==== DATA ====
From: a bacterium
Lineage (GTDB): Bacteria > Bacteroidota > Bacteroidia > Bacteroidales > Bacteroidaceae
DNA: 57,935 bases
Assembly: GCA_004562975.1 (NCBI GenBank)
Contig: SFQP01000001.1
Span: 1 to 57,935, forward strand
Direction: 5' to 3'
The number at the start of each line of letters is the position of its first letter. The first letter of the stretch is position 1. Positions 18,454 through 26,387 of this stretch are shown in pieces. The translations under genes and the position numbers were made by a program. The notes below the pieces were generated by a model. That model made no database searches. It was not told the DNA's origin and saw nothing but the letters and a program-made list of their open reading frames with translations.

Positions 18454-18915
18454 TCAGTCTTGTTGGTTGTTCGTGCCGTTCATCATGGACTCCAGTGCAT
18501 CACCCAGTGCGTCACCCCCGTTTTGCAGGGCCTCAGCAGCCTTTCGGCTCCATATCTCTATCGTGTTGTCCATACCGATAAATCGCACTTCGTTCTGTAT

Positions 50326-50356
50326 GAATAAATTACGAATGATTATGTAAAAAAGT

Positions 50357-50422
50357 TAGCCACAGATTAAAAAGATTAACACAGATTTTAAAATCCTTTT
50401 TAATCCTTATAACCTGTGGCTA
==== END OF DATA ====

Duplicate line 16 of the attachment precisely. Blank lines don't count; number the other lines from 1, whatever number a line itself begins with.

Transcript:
50401 TAATCCTTATAACCTGTGGCTA